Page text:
President's Message

By David DeJohn, NHCLP

February 2018

2018 sure didn’t waste any time in the weather department. From the snow Christmas Day to two weeks of record cold and frozen pipes to 50 degrees and flooding, and we’re only half way through the month of January! I have a project I’m still picking away at in Deerfield and I worked that first week between Christmas and New Years. I say worked, but mostly I was chasing tarps carried away by the wind, trying to keep equipment running and thawing out fingers on the truck heater. I did what I could without the use of my excavator but finally gave in when a gust of wind literally picked up my poly wheelbarrow that was holding down a tarp on a stone pile and flipped it about six feet away. So I waited out the week and started back this week when temps started out in the 20s and ended up in the 50s! Crazy.

So, exactly one year ago I wrote in these notes that I wasn’t a fan of the direction I thought this country was taking. One of my biggest concerns among others was the hit that our environment was about to take. The contempt shown for the science around climate change, and science in general, was scary but I hoped that reason would prevail. Well, no such luck. This administration’s assault on the natural world is frightening, callous, and shows a complete disregard for the hard fought gains made since the 70s to clean up our air and water and hold the oil, coal and gas corporations accountable for the pollution they create. Science, education and technology have all played a part in moving us away from a complete reliance on fossil fuels and towards greener energy solutions that will help in reducing carbon emissions. There’s no one perfect solution and fossil fuels will most likely always be a part of the mix but this absolute lack of consideration for anything else and bending over backwards to give the fossil fuel industry everything it has ever wanted is astounding.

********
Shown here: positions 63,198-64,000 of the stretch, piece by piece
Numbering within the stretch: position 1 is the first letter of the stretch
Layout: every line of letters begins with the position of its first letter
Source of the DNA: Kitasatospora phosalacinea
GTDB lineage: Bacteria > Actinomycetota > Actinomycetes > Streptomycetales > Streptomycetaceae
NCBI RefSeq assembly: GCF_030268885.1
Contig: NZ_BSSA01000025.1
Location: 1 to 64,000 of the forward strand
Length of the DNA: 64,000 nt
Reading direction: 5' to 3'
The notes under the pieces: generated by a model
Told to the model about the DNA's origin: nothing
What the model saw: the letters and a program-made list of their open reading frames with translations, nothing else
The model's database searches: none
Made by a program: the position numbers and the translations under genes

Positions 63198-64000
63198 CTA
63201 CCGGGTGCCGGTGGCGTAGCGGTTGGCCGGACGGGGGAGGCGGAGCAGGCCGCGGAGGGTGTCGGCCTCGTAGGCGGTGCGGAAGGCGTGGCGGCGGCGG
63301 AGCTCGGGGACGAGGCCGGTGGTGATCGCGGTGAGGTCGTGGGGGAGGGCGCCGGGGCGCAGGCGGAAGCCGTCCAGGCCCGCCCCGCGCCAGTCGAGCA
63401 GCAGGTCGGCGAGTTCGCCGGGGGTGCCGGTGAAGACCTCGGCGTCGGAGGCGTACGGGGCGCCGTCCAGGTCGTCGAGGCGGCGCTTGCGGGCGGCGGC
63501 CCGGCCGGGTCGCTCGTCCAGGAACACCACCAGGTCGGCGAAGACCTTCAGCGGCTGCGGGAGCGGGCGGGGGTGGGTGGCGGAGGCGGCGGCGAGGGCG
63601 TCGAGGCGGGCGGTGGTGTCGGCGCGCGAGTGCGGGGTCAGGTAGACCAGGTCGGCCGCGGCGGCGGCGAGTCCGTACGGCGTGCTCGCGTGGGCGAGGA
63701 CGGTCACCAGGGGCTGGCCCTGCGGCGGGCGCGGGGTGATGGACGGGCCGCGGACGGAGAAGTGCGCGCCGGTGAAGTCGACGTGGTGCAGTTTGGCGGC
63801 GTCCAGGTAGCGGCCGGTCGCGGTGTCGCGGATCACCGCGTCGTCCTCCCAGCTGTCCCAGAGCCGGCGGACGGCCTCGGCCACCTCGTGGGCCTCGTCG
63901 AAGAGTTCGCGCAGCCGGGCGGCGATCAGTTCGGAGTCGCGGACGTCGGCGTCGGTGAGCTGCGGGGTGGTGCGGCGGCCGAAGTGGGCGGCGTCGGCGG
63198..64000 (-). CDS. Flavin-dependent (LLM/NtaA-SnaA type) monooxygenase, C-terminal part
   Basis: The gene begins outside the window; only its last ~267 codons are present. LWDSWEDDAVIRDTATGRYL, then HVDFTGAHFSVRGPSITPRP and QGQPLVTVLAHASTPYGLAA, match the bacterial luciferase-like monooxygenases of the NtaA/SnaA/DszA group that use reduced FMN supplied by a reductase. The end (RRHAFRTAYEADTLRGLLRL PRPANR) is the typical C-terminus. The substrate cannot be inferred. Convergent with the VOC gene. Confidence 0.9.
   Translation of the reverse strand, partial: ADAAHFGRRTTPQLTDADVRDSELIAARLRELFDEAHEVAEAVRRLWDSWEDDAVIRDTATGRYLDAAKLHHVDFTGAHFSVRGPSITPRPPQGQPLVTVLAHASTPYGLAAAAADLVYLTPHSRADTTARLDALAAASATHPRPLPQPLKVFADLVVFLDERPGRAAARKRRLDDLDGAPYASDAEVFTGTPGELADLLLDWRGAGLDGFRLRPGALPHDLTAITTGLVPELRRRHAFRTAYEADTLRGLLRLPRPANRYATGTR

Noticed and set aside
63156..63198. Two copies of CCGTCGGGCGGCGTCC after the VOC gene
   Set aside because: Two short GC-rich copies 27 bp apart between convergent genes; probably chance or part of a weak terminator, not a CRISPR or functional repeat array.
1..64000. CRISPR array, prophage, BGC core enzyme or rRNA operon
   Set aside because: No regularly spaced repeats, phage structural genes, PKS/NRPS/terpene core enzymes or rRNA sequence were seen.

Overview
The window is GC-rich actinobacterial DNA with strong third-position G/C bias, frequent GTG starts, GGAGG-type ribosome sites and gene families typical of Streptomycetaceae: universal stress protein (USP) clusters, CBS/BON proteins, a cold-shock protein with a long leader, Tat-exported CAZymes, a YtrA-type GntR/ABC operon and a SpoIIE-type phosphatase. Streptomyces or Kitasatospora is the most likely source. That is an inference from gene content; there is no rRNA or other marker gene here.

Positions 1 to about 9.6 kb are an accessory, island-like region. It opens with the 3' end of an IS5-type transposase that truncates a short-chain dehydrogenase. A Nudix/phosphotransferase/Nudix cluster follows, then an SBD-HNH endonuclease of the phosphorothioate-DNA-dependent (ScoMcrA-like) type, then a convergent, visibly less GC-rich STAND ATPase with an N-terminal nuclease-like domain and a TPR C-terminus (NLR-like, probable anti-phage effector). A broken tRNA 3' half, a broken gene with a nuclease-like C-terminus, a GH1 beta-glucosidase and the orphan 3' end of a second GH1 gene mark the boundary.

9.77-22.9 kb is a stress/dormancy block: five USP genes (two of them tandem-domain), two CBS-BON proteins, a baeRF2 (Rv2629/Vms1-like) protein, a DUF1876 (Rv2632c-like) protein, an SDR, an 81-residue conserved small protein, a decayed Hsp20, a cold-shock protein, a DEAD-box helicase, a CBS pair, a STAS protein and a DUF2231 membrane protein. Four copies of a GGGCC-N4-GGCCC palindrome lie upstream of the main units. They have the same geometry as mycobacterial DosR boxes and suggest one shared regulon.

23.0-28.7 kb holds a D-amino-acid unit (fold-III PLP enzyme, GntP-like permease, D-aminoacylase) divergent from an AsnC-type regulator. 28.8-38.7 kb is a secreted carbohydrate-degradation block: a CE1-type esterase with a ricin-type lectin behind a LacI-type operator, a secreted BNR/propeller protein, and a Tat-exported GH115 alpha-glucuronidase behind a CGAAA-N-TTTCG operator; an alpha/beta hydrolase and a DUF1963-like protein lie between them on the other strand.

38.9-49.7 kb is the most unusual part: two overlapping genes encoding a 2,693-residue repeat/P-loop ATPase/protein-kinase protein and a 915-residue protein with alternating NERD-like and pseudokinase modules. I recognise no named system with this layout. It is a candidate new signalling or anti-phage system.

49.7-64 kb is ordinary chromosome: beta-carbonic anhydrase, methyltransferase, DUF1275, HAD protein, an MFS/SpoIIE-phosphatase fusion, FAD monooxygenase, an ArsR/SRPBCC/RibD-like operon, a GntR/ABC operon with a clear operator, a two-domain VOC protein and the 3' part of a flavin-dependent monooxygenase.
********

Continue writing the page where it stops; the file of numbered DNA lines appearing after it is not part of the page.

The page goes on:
We need energy and that’s a fact. It’s what makes everything we do possible, and in that regard every single one of us bears some responsibility for the predicament that our world is in. We can’t ignore it and we don’t have time to wait for “further studies” or because “not all the facts are in.” Regardless of whether or not you believe in climate change, pollution is real; air and water pollution is real; bird and mammal and marine species going extinct at an alarming rate is real (an estimated ¼ of all species in the next 50 years); an average of 1.7 oil spills a day is real (roughly 875 million gallons of oil have been spilled since 1979 worldwide. In this country 9 million gallons have spilled from pipelines alone since 2010). These things are facts that can’t be disputed.

In this country the EPA is the closest thing we’ve got to a Federal watchdog for the environment and though it is an imperfect steward we need it to be able to do it’s job. A job made much harder now that it is being run by a man who once sued that very agency over a dozen times to try and block various environmental rules and regulations. Mr. Pruitt meets daily with executives and lobbyists from the fossil fuel industries, but rarely meets environmental groups and scientists. It’s well known that Mr. Pruitt and this administration in general deny climate change and has announced the intention to withdraw from the Paris Climate Agreement, “the only country in the world” to oppose the agreement. This is only one of 60 environmental rules and regulations that have been thrown out or in the process of being thrown out.
29 rules have been overturned at the stroke of a pen, some of which include lifting a freeze on new coal leases on public lands, revoking a rule that prevented coal companies from dumping mining waste and debris into local streams (what!?), approved the Keystone and XL pipelines as well as the Dakota Access pipeline,all of which are part of already existing pipeline routes and have had accidents that have contributed to the 9 million gallons spilled since 2010.